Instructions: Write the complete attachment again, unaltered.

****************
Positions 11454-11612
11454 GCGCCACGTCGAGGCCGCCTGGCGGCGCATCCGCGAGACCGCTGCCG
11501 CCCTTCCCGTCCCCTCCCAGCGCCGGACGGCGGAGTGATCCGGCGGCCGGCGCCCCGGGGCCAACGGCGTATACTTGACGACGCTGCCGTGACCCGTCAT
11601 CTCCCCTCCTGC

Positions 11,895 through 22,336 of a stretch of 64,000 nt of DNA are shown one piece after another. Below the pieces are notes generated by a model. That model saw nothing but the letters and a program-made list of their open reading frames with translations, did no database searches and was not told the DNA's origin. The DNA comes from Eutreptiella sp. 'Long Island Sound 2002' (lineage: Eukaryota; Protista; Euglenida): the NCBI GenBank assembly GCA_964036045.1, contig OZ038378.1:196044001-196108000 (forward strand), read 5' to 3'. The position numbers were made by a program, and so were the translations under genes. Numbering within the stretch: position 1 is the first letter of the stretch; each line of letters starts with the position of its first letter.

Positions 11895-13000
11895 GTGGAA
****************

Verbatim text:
Positions 11454-11612
11454 GCGCCACGTCGAGGCCGCCTGGCGGCGCATCCGCGAGACCGCTGCCG
11501 CCCTTCCCGTCCCCTCCCAGCGCCGGACGGCGGAGTGATCCGGCGGCCGGCGCCCCGGGGCCAACGGCGTATACTTGACGACGCTGCCGTGACCCGTCAT
11601 CTCCCCTCCTGC

Positions 11,895 through 22,336 of a stretch of 64,000 nt of DNA are shown one piece after another. Below the pieces are notes generated by a model. That model saw nothing but the letters and a program-made list of their open reading frames with translations, did no database searches and was not told the DNA's origin. The DNA comes from Eutreptiella sp. 'Long Island Sound 2002' (lineage: Eukaryota; Protista; Euglenida): the NCBI GenBank assembly GCA_964036045.1, contig OZ038378.1:196044001-196108000 (forward strand), read 5' to 3'. The position numbers were made by a program, and so were the translations under genes. Numbering within the stretch: position 1 is the first letter of the stretch; each line of letters starts with the position of its first letter.

Positions 11895-13000
11895 GTGGAA